Brushfire Games has developed this adventure game called Shipwrecked. Just imagine, you are sailing on a ship and then suddenly a raging storm appears, destroying your ship. You are then washed up on a strange island, and you must survive in order to find a way off the island and set sail for home. The game is filled with monsters including boss fights and some puzzles included into the storyline. So if you thirst for games that you need to put your thinking cap on, then this game is for you.
Within the game, you have to find your way through dungeons, and when I was having a run around, I found myself getting lost. But this all adds to the gameplay. The only criticism I had was that I got lost alot, as I found some of the dungeons confusing. There wasn't any obvious visual prompts as to what to do next. For example, within the first room of the first dungeon, it wasn't so obvious that there was a door that you had to press A to open the door. I kept going back outside and back inside, thinking that I had completely missed something. And then I'd realised, after frantically pressing A on every part of the walls. But I guess this was the designer's intentions, to get you thinking and to solve the puzzle of how are you going to find a key to open that door to the second room.
The game sticks to a retro look with its graphics and sprites. Reminds me very much of the games I used to play on the Sega Mega Drive and the SNES. Having the retro look, as I always say, its like marmite: some people love it and some people hate it. I like the retro look, and as a budding developer myself, I know that sometimes when you use certain game development tools, it's very hard to make realistic artwork. But as I stated earlier, some objects like the door weren't so obvious to me at first, but I get how it meant to look like part of a tree. So i agree that it fits in with the level design quite well. What did gave me a small chuckle, was how the character move. When she walks, it looks like she is bobbing up and down like a wheeled toy I'd once had as a child. Yes readers, I am very easily amused.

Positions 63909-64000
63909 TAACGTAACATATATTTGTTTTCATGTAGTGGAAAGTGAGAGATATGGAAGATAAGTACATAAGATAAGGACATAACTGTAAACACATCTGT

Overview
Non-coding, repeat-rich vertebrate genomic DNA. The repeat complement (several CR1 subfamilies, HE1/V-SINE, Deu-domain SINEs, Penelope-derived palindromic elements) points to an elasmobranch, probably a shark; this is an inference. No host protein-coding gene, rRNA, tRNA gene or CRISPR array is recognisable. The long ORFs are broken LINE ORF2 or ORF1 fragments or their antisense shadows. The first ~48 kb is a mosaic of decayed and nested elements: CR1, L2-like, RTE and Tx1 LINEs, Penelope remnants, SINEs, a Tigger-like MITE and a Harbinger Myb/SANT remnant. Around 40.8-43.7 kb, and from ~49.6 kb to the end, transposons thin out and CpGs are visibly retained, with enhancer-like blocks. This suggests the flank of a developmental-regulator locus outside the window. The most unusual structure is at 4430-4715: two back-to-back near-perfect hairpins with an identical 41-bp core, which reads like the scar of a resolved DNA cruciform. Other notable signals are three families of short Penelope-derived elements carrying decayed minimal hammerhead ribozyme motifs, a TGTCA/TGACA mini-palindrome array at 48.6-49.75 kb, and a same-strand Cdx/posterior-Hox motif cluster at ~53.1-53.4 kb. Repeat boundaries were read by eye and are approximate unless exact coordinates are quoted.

What I'd really liked about the game was the bosses. The gameplay of how to kill the bosses was well thought out and cleverly designed. Similar to other adventure games, where you see the pattern and go in for the kill in that moment of glory. But its not too repetitive, which is good. For example the first boss you come across, the Crab King. He will attack you with his claws towards the position of the player. That I can see that is some good programming coding right there. Each boss enemy was well designed to each of the themes for each dungeon and was well suited to the overall design of the game.
The game is short, as in can be completed within less than half a day. But don't let that put you off. I believe that the overall design of the game is well done. The puzzles and dungeon type levels makes the game challenging. The obstacles and enemies also make the game fun to play. Felt that maybe there should be a little visual prompt to assist the player as to give a clue in what to do next, as in a sign or a riddle even, when exploring the dungeon. But I believe Bushfire has done a good job. I gave this indie title an XBL rating of: